The State Department admitted as much in its most recent annual terrorism report, published last June: “AQAP benefitted during 2015 from the conflict in Yemen by significantly expanding its presence in the southern and eastern governorates. Despite losing a number of senior leaders during 2015, the group was able to increase its recruiting and expand its safe haven in Yemen. It also insinuated itself among multiple factions on the ground, which has made it more difficult to counter.”
That is not to argue against American military force against AQAP, given the organization’s so far unsuccessful high-profile attacks against the United States, such as the plan to bring down a passenger plane by the Christmas 2009 “underwear” bomber and the foiled October 2010 attempt on two FedEx cargo planes. But so long as the civil war in Yemen continues, Trump is unlikely to be more successful than his predecessor in defeating AQAP.
The Obama administration was ambivalent about the Saudi intervention and privately counseled caution. But in the end, in part to assuage Saudi concerns about the July 2015 nuclear agreement with Iran, Washington reluctantly went along with the campaign, providing extensive logistical and intelligence support, air-to-air refueling, plus arms sales worth more than $22 billion. This proved a costly mistake.
The United Nations estimates more than 4,000 civilians have been killed and 3 million displaced from their homes since the conflict began. According to UNICEF, 60,000 children died in 2016 of preventable causes associated with malnutrition and 2 million Yemini children suffer from acute malnutrition.
While the Yemenis have borne the brunt of this tragedy, the campaign has hardly improved Saudi Arabia’s security. After nearly two years of fighting, the threat of rockets and missiles to Saudi border towns and cities has not been eliminated. Military costs have been estimated at $200 million a day, with no end in sight. If Saudi Arabia had hoped to project strength with regard to Iran, the resulting quagmire has instead done the opposite.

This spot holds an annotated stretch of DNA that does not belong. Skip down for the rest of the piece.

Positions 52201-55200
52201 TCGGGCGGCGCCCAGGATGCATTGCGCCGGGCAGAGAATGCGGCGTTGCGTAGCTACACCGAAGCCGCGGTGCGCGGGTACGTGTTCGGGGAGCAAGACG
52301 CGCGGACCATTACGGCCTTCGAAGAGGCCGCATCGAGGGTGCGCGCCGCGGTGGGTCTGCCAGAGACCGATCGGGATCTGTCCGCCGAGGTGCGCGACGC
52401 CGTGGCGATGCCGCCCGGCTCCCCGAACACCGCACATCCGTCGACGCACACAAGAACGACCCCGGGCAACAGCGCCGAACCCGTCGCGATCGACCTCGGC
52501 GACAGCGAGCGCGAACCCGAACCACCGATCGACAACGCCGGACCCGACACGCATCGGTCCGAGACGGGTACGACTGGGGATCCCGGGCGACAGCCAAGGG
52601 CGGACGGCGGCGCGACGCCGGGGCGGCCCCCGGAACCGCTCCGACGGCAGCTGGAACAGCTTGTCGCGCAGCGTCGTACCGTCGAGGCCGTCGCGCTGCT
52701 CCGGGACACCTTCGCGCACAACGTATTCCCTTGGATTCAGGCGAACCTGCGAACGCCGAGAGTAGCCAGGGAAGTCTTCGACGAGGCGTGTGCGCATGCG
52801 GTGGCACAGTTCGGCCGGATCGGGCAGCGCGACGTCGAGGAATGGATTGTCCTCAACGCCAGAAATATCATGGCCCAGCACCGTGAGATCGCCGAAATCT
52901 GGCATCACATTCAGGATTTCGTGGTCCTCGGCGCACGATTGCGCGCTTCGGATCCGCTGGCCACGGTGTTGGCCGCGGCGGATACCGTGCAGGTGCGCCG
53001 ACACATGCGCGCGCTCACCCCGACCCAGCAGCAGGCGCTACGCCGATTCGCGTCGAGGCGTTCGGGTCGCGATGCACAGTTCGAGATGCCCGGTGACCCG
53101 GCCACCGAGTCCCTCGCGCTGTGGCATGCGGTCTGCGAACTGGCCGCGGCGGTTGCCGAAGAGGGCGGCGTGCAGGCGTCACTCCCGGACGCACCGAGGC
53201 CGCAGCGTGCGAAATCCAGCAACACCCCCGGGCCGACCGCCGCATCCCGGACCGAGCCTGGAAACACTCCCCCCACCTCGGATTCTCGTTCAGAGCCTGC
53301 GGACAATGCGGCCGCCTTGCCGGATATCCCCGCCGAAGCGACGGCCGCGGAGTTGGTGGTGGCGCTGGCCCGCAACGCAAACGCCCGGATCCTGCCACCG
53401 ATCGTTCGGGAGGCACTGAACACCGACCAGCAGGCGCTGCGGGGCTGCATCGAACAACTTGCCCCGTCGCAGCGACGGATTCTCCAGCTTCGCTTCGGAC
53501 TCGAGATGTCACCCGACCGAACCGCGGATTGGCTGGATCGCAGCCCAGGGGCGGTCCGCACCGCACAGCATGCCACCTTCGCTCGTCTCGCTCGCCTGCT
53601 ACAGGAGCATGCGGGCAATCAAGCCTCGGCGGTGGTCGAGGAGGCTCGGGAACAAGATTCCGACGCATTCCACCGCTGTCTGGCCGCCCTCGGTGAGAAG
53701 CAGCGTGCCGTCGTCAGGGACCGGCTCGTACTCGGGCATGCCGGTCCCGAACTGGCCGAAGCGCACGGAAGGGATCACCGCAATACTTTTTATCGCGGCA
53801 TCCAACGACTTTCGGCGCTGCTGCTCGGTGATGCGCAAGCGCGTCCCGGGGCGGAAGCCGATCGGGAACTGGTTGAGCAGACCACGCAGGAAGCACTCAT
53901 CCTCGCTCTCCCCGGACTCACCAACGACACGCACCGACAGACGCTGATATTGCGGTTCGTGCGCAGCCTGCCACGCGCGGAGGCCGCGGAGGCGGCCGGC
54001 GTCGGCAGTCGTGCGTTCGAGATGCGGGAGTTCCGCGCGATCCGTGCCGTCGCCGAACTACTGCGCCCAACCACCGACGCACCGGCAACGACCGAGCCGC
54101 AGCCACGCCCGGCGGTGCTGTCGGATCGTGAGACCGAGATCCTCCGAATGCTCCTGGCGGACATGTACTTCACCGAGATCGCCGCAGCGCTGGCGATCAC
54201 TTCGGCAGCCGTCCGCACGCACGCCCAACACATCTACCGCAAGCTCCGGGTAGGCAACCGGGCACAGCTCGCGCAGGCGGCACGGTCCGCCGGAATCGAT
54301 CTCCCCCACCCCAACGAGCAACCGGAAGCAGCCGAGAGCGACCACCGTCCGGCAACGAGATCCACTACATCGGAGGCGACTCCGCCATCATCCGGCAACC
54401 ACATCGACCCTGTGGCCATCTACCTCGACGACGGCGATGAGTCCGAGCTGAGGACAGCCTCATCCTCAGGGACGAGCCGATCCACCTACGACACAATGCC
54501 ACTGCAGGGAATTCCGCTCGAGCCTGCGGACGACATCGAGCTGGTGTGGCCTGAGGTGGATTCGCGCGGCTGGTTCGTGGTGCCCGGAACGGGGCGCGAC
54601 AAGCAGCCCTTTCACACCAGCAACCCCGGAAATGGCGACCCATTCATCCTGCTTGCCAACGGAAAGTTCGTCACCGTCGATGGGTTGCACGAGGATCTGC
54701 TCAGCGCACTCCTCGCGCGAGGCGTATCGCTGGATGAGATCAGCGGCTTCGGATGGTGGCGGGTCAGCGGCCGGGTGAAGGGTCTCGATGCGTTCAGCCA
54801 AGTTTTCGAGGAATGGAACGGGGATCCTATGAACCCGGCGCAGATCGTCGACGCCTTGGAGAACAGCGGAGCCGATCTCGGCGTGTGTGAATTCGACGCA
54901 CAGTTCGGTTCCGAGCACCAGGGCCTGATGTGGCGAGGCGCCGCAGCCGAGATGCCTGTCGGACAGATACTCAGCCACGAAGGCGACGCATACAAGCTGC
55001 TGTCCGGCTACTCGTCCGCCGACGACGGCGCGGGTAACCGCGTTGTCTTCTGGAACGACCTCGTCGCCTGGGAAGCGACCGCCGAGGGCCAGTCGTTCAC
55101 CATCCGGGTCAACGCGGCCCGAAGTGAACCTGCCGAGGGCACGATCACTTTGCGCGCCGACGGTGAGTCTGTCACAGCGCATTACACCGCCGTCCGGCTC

After successive rounds of UN talks collapsed last August, then-secretary of state John Kerry made a late diplomatic push, including a short-lived November ceasefire between the Saudi coalition and Houthi forces. But the Hadi government rejected the Kerry initiative, presumably because it would have led to the formation of a caretaker government after the withdrawal of Houthi forces from Sanaa. With the United Nations’ efforts discredited, and the Trump administration signaling little diplomatic initiative, the prospect of a political settlement seems low.
That’s tragic, because in many ways, the conflict in Yemen appears less intractable than the Syrian killing fields. Unlike Syria’s brutal authoritarianism, Yemen has a history of political accommodation and local reconciliation. The Yemeni conflict is less complicated geopolitically and lacks the mass sectarian violence of Syria. And Washington has significant leverage stemming from the Saudi dependence upon the U.S. military for logistical and intelligence support.
As “Arab Fractures,” Carnegie’s comprehensive new report on drivers of instability in the Middle East, argued, the spread of sectarianism, radicalization, and terrorism cannot be understood—let alone countered—without understanding the catastrophic institutional failures which gave rise to them in the first place. The failure of the January 29 raid is a warning on the need for a more holistic American approach to Yemen, based on the urgent need to find a political solution that de-escalates and eventually resolves the fighting there.